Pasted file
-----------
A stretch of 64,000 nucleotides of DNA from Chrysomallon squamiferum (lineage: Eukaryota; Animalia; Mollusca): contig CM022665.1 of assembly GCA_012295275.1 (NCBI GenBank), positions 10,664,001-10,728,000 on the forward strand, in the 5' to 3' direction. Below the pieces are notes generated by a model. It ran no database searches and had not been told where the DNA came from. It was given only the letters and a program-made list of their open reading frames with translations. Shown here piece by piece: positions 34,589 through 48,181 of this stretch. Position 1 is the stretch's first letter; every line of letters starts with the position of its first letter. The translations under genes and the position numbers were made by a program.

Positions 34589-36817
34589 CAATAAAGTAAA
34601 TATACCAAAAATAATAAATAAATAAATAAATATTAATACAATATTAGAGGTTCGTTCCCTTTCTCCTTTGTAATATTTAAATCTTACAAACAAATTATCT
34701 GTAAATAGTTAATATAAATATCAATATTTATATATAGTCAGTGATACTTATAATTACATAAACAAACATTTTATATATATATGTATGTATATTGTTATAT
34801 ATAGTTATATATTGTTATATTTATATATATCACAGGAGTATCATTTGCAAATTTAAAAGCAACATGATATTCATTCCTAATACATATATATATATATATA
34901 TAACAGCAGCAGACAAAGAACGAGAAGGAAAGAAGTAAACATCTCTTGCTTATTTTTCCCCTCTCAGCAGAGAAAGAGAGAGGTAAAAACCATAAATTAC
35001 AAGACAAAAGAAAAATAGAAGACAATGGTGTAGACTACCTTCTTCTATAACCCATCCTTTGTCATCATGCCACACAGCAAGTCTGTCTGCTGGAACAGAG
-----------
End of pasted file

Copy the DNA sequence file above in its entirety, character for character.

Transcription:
A stretch of 64,000 nucleotides of DNA from Chrysomallon squamiferum (lineage: Eukaryota; Animalia; Mollusca): contig CM022665.1 of assembly GCA_012295275.1 (NCBI GenBank), positions 10,664,001-10,728,000 on the forward strand, in the 5' to 3' direction. Below the pieces are notes generated by a model. It ran no database searches and had not been told where the DNA came from. It was given only the letters and a program-made list of their open reading frames with translations. Shown here piece by piece: positions 34,589 through 48,181 of this stretch. Position 1 is the stretch's first letter; every line of letters starts with the position of its first letter. The translations under genes and the position numbers were made by a program.

Positions 34589-36817
34589 CAATAAAGTAAA
34601 TATACCAAAAATAATAAATAAATAAATAAATATTAATACAATATTAGAGGTTCGTTCCCTTTCTCCTTTGTAATATTTAAATCTTACAAACAAATTATCT
34701 GTAAATAGTTAATATAAATATCAATATTTATATATAGTCAGTGATACTTATAATTACATAAACAAACATTTTATATATATATGTATGTATATTGTTATAT
34801 ATAGTTATATATTGTTATATTTATATATATCACAGGAGTATCATTTGCAAATTTAAAAGCAACATGATATTCATTCCTAATACATATATATATATATATA
34901 TAACAGCAGCAGACAAAGAACGAGAAGGAAAGAAGTAAACATCTCTTGCTTATTTTTCCCCTCTCAGCAGAGAAAGAGAGAGGTAAAAACCATAAATTAC
35001 AAGACAAAAGAAAAATAGAAGACAATGGTGTAGACTACCTTCTTCTATAACCCATCCTTTGTCATCATGCCACACAGCAAGTCTGTCTGCTGGAACAGAG